I’d usually make a point to talk about the “true meaning” of Christmas or whatever holiday you’re celebrating in the intro before launching into a huge commercial post about things you should buy this holiday season, but not this time. The following gifts are not pointless consumerist pap that your giftees will enjoy for a day or two until the newness wears off and they move on to the next thing to spend their money on. These are useful gifts. Gifts that enhance life, that further our relationships, that expand our culinary horizons, that compel us to go out and experience the world. There’s no shame in celebrating the holidays in this manner, because these are good gifts given out of love, fellowship, and friendship – all of which embody the true meaning of the season.
That said, let’s get to the gifts!
Anytime I’m in the presence of a crystal clear mountain stream, I think about how delicious it must taste. I want to drink from it, and deeply. But I do not, because I likely haven’t the constitution to resist and repel the microorganisms that reside in most every natural source of fresh water. If it were 20,000 years ago, I’d probably be equipped to handle the microbial load. It’s not, so I’m not. Thankfully, a little inexpensive contraption called the LifeStraw Personal Water Filter allows you to drink deeply – about 1000 liters-deep – from fresh water sources. Without using iodine, chlorine, or other disinfectant chemicals, the LifeStraw removes a minimum of 99.999% of waterborne bacteria and a minimum of 99.9% of waterborne protozoan parasites from water. NGOs engaged in humanitarian relief in countries with severely contaminated water use it, so it’s probably pretty effective on your average back country trek through streams that aren’t coursing with human feces. Note: it doesn’t filter out minerals. This can be good, if you’re getting magnesium, calcium, and other trace minerals modern drinking water is largely missing, but it can also be bad if you’re drinking from a stream issuing forth from an abandoned mercury mine.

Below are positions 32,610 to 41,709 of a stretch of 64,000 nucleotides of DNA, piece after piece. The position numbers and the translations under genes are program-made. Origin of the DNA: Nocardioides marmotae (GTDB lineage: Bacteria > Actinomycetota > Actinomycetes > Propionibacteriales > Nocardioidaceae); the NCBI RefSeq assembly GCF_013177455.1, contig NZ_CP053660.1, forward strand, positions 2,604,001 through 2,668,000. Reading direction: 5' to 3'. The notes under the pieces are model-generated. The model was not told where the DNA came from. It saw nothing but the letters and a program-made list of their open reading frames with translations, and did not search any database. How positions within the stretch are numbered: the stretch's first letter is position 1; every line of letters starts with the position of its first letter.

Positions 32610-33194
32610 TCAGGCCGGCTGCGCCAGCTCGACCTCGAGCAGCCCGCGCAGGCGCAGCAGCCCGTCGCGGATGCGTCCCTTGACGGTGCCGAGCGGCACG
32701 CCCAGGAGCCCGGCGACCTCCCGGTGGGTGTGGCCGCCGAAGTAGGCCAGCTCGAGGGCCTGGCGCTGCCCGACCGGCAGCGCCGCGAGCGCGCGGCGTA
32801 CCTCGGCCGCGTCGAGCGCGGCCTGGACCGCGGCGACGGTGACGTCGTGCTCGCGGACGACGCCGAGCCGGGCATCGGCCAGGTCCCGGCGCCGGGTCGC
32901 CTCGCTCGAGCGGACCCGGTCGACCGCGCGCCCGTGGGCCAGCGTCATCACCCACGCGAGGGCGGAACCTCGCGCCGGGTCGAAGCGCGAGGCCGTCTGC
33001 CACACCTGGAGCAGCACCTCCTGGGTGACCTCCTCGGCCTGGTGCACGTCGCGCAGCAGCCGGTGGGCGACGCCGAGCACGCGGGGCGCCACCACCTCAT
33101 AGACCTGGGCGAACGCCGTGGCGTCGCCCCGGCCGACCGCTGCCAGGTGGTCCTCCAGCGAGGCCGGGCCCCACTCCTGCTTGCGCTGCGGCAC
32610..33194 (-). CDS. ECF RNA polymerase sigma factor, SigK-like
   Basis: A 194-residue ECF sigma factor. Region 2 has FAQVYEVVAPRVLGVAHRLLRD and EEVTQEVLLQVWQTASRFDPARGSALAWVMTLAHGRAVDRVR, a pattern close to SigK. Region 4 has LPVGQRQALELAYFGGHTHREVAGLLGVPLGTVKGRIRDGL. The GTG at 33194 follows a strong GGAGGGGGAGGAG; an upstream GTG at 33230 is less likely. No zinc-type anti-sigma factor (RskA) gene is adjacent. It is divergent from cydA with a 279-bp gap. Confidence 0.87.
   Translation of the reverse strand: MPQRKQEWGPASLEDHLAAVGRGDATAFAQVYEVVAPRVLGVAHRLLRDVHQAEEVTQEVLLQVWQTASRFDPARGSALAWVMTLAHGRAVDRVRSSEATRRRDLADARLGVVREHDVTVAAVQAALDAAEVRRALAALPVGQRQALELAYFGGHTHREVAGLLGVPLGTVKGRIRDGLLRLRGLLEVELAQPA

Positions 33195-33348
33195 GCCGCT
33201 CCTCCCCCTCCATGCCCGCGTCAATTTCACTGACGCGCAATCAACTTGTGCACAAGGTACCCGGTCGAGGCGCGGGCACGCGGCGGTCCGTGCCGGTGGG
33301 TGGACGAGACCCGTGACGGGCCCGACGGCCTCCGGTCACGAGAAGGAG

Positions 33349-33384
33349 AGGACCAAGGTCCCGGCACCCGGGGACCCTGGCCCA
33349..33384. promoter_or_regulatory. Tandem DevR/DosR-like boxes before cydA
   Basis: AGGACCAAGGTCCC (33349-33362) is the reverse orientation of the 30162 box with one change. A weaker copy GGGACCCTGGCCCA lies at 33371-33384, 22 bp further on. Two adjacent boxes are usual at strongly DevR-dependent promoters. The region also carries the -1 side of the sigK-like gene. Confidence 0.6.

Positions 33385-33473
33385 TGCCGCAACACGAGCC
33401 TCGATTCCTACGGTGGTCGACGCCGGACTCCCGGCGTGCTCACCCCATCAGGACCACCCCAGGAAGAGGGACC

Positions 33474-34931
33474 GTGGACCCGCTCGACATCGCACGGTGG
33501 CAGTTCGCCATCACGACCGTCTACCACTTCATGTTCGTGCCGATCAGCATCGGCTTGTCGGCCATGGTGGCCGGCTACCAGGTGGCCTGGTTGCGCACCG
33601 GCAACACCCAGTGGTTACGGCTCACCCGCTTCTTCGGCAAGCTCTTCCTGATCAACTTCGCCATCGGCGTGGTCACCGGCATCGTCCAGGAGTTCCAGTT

Making Primal-friendly noodles from veggies is hard work. Unless you use the spaghetti squash, which if you bake it right kind of does the work for you. Zucchini, though? Other types of squash? Apples? Sweet potatoes? Carrots? Good luck. You try making noodles from Japanese sweet potatoes with only a knife and I’ll sit back and chuckle in your general direction. If there were a way to make veggie noodles without hours of backbreaking, tedious labor, it would make it way easier to enjoy Primal pasta sauces. Also, kids love things in noodle form; converting vegetables into noodles will help kids eat more vegetables. Anyway, this is a roundabout way of saying that there actually is an affordable, effective kitchen tool for making noodles out of vegetables: the Paderno Spiral Vegetable Slicer.